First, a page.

As the cauliflower is roasted, its less watery texture really shines through and is enhanced by the roasted garlic flavor. The saltiness of capers, olives, and feta is an excellent match for the cauliflower and a wonderful contrast to the creamy potatoes and glossy cherry tomatoes.

    Inspired by Karina's recipe for Cauliflower Baked with Wine & Tomatoes, which provided me with a new flavor combo for cauliflower: red wine, capers, and tomatoes, this gratin roasts the cauliflower, parboiled purple potatoes (say that 3 times fast!), cherry tomatoes, and red onions with lots of minced garlic and a little olive oil. Once the roasting is complete I added cubes of tofu, organic baby spinach, capers, chopped green olives, and pine nuts to the mix. Topped with a little grated mozzarella and crumbled feta, and this was an outstanding meal!

    Next time I'll saute the tofu with herbs (it seemed bland compared to the other ingredients). Otherwise, I wouldn't change a thing!

    Greek Cauliflower & Potato Gratin

    1/2 cauliflower (orange is nice!), cut into florettes
    3 medium potatoes (I used purple), cut onto 1" cubes
    10 cherry tomatoes
    2 small red onions, quartered
    1-2 tbsp olive oil
    3 cloves garlic, minced
    1/2 tsp capers
    4 oz tofu, cubed
    1/3 cup red wine
    3 tbsp pine nuts (or more!)
    large handful of baby spinach leaves
    8 green olives, sliced
    1-2 oz grated mozzarella
    2-3 oz crumbled feta

    Preheat oven to 400. Put the cut potatoes in a saucepan of salted water and bring to a boil. Boil 2-3 minutes and drain. Remove skins. Put cauliflower florettes, cherry tomatoes, red onions and potatoes in an ovenproof dish. Stir in minced garlic and olive oil. Roast vegetable for 35-40 minutes. Remove and turn heat to 350.

    Add capers, tofu, spinach, olives, red wine, and pine nuts to the roasted veggies and stir gently. Top with mozzarella and feta and bake for 15-20 minutes.

    Saturday, November 04, 2006

    Orange Cauliflower (Roman Style)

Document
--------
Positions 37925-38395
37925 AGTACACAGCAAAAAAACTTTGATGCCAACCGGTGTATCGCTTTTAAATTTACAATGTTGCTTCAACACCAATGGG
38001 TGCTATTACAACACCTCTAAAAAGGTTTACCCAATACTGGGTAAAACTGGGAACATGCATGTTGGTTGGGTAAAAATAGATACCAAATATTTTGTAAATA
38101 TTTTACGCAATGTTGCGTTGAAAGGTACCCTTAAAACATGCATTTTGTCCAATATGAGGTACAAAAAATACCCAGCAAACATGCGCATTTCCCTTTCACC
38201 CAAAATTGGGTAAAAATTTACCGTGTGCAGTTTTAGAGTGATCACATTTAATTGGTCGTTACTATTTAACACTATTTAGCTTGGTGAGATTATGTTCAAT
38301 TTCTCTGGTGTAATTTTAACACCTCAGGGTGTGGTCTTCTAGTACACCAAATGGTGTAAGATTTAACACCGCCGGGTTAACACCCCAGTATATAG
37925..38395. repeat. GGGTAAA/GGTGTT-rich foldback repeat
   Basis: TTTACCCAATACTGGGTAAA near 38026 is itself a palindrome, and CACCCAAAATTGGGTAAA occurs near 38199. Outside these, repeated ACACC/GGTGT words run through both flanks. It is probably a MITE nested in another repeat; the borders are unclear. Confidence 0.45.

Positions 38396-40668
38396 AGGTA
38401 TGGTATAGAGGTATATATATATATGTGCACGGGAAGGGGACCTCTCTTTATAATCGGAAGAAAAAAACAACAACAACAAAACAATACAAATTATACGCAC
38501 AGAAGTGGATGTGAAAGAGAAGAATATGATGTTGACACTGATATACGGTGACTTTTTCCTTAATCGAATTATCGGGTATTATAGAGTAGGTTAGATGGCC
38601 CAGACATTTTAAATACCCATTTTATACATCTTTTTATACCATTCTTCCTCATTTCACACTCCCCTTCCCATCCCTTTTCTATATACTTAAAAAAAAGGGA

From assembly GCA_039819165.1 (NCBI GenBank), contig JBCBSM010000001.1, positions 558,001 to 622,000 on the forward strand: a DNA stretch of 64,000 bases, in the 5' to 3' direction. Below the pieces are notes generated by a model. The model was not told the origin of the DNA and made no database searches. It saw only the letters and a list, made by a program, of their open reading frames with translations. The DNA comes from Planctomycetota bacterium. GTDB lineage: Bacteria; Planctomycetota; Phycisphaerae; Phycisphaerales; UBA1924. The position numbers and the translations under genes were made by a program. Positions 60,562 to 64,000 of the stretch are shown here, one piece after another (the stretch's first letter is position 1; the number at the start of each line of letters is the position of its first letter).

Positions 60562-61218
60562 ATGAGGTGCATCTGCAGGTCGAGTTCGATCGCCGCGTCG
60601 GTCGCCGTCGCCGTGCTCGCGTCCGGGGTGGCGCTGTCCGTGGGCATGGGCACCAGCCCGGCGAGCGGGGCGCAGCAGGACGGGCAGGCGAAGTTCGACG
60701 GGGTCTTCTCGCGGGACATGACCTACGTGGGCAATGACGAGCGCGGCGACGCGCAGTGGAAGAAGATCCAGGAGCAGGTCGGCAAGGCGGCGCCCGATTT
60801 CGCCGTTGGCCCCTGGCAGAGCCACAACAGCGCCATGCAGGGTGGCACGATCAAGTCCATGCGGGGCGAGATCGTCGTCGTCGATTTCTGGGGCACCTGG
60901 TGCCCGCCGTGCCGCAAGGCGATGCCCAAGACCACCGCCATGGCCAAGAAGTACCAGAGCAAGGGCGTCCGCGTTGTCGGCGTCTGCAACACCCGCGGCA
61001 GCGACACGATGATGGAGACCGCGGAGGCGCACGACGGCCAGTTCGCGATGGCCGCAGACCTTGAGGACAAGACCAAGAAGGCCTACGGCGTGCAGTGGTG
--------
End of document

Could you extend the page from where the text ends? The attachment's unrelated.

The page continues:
I'd occasionally seen these stunning orange cauliflower, along with some dramatic deep purple cauliflower, at our local farmers market. Even though their color held much appeal, their $6 price tag put me off.

    Then I read cookiecrumb's recent post on the yellow-orange variety. It hadn't occurred to me that the orange cauliflower not only looked different, but tasted different. I've always loved cauliflower, so I just had to try these for myself.

    The farmers' market vendor was already describing the purple and orange cauliflower to a delighted shopper. He explained that he produced the purple ones by feeding the plant a good cabernet and the orange ones, a fine cheddar. Both, he said, were sweeter than your typical white and the orange ones were sweeter than the purple.

    In fact, the orange variety were developed by Michael Dickson, a crucifer breeder at Cornell University. A mutant orange cauliflower found in Canada was forwarded to Dickson in 1981. He then crossbred the orange mutant with a tasty white cauliflower to create the sweet orange variety found in markets today. This orange variety contains more beta carotene and 25 times as much Vitamin A as the white variety. (Source: Cornell University NYSAES) This post, therefore, is this week's contribution to Sweetnick's Sweetnicks ARF/5-A-Day Tuesday (ARF=Antioxidant Rich Food).

    So, how did it taste? It was, in fact, slightly sweeter than a white cauliflower. I tried it raw, and then cooked it, along with some broccolini, chard, and tofu in the Roman Style (with garlic & lemon). This treatment was pretty and delicious:

    I was tempted to go with a goat cheese sauce, but when I found this recipe in Bittman's The Best Recipes In the World, I knew it would a) be a winner b) showcase the flavour of the vegetables. It was simple and delicious - I added pine nuts and tofu and this meal was a treat!

    Cauliflower, Broccolini, Chard, & Tofu Roman Style (adapted from The Best Recipes In the World):

    1 cauliflower, cut into florettes
    8 oz broccolini
    4 chard leaves, torn
    2 tbsp olive oil
    4 cloves garlic, minced
    8 oz tofu, cut into small cubes
    zest & juice of one lemon

    Bring a saucepan of salted water to the boil. Add cauliflower florettes (and peeled broccolini stems if desired) and cook for 2 -3 minutes. Add broccolini flowers and cook 1 minute. Add torn chard and cook 1 minute. Drain and rinse with cold water to stop the cooking.

    Heat the olive oil in a skillet over medium heat and cook garlic for about 3 minutes, until lightly browned. Add the tofu and cook for 1 minute. Turn up the heat to high and add the drained vegetables. Season. Cook for about 5 minutes, stirring occasionally, until vegetables start to brown. Add lemon zest and cook 2 minutes. Add lemon juice and cook one more minute. Serve hot or cold with a light red and some salty olives.